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Legal Information: Delaware

Restraining Orders

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Laws current as of March 26, 2024

Who can file for an order of protection from abuse?

You can file a petition for yourself, your minor child, or on behalf of an adult who is impaired.1  To be eligible for an order of protection from abuse, an act of abuse must have been committed against you (or your minor child or the impaired adult) by:

  • a current or former spouse;
  • someone with whom you were “cohabitating” (living together as a couple, with or without a child in common);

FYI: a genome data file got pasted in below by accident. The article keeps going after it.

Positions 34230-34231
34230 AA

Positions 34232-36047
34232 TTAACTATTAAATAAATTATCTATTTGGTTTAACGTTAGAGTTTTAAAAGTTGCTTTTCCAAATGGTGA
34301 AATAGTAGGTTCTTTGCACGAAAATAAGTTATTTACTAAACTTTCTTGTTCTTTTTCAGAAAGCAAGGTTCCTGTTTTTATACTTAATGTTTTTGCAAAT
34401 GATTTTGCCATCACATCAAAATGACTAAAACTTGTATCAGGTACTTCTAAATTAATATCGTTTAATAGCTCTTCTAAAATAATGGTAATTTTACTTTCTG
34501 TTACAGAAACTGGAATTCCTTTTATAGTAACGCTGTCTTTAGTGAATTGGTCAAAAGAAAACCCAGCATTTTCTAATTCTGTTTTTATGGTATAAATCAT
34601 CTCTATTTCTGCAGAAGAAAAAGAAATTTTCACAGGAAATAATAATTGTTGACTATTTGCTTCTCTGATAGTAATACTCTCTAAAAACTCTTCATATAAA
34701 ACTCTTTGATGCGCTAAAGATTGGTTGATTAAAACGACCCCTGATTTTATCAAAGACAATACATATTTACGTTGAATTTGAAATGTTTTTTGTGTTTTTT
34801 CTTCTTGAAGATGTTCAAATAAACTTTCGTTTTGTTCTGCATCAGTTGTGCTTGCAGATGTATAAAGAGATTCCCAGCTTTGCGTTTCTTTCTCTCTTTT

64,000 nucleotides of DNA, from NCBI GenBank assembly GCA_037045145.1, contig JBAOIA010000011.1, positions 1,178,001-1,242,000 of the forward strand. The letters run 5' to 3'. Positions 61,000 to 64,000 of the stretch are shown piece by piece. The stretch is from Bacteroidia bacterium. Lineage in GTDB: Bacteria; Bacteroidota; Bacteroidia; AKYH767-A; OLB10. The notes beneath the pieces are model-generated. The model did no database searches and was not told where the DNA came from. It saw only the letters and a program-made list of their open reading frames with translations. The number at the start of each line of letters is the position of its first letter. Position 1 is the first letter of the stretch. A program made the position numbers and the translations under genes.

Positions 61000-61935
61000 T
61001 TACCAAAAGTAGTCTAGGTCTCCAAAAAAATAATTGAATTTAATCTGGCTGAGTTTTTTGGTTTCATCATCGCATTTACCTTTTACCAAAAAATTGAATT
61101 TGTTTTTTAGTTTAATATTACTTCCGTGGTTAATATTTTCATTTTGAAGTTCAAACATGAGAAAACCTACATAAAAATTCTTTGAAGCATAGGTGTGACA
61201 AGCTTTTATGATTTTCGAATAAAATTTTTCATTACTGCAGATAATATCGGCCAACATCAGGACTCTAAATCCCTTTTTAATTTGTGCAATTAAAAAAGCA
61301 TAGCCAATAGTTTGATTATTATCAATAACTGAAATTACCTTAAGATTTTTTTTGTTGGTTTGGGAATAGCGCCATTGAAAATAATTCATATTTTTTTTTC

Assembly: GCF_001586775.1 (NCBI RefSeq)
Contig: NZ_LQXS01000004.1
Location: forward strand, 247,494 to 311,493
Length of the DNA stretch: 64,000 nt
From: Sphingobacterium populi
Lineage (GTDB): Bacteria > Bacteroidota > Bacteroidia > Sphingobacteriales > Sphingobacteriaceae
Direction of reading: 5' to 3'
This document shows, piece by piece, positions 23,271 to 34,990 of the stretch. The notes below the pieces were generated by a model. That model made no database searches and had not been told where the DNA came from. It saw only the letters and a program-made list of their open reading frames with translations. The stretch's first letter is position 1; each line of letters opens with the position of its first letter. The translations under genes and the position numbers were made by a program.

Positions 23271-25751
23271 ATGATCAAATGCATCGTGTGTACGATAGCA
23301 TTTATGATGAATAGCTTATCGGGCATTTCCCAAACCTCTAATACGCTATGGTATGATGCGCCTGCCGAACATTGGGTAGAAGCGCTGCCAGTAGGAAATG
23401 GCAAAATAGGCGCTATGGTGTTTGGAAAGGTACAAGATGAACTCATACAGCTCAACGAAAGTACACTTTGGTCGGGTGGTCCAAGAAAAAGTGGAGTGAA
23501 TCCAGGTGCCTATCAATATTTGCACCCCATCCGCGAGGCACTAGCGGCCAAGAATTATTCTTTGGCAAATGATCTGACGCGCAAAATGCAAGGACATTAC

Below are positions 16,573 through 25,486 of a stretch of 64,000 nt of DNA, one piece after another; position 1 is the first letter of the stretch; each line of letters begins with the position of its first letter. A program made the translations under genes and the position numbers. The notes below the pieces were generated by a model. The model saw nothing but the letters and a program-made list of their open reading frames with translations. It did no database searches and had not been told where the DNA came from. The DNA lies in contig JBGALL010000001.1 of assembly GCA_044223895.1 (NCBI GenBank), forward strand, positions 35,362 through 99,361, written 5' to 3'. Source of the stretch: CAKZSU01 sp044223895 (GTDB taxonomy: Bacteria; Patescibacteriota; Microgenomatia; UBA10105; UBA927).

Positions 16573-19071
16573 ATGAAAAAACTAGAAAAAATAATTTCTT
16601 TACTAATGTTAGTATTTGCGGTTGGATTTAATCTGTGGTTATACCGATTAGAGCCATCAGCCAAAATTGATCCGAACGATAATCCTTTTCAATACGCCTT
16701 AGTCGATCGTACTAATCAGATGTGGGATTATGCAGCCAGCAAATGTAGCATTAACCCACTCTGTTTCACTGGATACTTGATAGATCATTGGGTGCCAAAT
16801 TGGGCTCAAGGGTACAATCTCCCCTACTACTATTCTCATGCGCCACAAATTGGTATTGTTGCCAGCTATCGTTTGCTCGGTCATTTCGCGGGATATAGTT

• your custodian; 
  • your child;
  • someone with whom you have or had a “substantive” dating relationship;
  • someone with whom you have a child in common, even if you don’t live together;
  • someone you are related to by blood or marriage with whom you live (together in one household); or
  • someone you are related to in any of the following ways:
    • mother, father
    • mother-in-law, father-in-law
    • brother, sister
    • brother-in-law, sister-in-law
    • grandparent, grandchild
    • stepmother, stepfather
    • child, stepchild, daughter-in-law, son-in-law.2

This definition of relationships includes both blood relationships and relationships by adoption.  Also, it does not matter if a parent’s parental rights were legally terminated.2  For example, if your mother’s rights were terminated but she was abusing you, you could still file for an order of protection against her.

1 10 Del.C. § 1041(3)
2 10 Del.C. §§ 1041(2); 901(12)